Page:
in Algorithms edited by
5,684 views
22 votes
22 votes

The recurrence relation

  • $T(1) = 2$
  • $T(n) = 3T (\frac{n}{4}) +n$

has the solution $T(n)$ equal to

  1. $O(n)$

  2. $O (\log n)$

  3. $O\left(n^\frac{3}{4}\right)$ 

  4. None of the above

in Algorithms edited by
5.7k views

4 Answers

23 votes
23 votes
Best answer

Answer: A

According to Master theorem,
$T(n) = aT(\frac{n}{b}) + f(n)$ can be expressed as:
$T(n) = [n^{\log_ba}][T(1) + u(n)]$
where $u(n) = \Theta(h(n))$ where $h(n) = \frac{f(n)}{n^{\log_ba}} = \frac{n}{n^{\log_43}} = n^{1-\log_43}$ as $h(n) = n^r$ where $r>0$.
So, $T(n) = [n^{\log_ba}][T(1) + u(n)] = T(n) = [n^{\log_43}][T(1) + \Theta(n^{1-\log_43})] = \Theta(n^{1})$.

edited by
29 votes
29 votes

Using Extended Master Theorem

$T(n)=3T(\frac{n}{4})+n^{1} \log^{0} n$

$a=3 , b =4 , k=1 , p=0$

case 3 : $a<b^{k}$  is true
case 3.a follows as $p=0$

Hence $T(n)$ is $\Theta (n^{1} \log^{0} ) \Rightarrow \Theta (n )$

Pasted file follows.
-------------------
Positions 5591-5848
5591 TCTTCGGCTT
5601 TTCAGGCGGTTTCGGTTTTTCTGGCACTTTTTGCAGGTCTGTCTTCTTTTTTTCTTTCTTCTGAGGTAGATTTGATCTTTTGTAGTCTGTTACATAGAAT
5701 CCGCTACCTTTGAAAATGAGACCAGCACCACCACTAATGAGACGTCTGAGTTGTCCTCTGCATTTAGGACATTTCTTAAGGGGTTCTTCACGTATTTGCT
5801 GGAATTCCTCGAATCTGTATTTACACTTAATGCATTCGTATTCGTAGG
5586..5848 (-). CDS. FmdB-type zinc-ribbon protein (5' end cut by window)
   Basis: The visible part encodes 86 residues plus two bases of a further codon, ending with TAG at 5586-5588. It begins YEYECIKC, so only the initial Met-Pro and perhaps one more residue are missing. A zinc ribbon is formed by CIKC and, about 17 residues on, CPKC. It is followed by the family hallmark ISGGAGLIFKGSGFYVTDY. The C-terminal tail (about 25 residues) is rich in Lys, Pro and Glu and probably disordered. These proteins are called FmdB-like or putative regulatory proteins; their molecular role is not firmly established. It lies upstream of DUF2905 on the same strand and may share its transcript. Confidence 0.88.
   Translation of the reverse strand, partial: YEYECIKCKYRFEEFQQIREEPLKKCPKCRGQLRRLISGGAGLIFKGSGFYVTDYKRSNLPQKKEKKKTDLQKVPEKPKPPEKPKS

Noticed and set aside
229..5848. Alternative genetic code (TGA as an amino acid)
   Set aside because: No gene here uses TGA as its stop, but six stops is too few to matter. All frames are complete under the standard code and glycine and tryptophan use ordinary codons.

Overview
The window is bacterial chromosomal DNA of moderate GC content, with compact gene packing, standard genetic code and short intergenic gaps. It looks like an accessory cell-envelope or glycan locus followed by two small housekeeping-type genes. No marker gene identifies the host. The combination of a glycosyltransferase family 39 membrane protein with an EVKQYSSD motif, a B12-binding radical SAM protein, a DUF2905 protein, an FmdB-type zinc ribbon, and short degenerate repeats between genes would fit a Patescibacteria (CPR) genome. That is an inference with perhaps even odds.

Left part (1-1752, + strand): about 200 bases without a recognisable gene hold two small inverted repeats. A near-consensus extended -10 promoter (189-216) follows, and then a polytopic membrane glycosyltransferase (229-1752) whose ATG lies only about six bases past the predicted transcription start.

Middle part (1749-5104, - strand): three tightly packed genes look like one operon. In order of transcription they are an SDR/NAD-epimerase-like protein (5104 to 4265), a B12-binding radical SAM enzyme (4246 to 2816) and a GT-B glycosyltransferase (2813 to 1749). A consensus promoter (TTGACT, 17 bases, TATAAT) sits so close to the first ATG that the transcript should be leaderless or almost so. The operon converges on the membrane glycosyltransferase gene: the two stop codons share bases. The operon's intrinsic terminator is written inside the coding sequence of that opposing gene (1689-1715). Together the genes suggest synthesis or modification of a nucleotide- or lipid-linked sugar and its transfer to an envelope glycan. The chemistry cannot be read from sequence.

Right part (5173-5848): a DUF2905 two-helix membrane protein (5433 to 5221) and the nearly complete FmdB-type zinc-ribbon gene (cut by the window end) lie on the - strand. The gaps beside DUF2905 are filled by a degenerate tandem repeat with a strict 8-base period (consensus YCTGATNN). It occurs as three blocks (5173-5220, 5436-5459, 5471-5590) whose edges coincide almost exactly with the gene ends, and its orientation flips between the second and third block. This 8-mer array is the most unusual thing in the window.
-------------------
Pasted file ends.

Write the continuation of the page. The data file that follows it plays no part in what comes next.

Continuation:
by

4 Comments

Yes dude
1
1

@vupadhayayx86

Anything raised to the power 0 is 1.

 

1
1
@vishalshrm539 not 0 tho
1
1
17 votes
17 votes
Master theorem: $n^{\log_4 3} < n$, so it is $O(n)$.
edited by

4 Comments

@haider000  3T(n/4) is different  from T(3n/4)
0
0
thanks, @svas7246 for mentioning, I really did not pay the attention and miss read the question, will correct it.
0
0

You have calculated depth of the tree wrong. It should be like this –

depth of the tree getting reduced by n/4  at each level . And let’s say that at k th level size of our problem will hit 1 means T(1).

then n/4^k = 1

and k = log n (base4)

0
0
0 votes
0 votes
can directly use extended masters theorm

as here a < b^k

so t(n)=O(n^k log^p)    [:- k=1,p=0]

t(n)=O(n)
Answer:

Related questions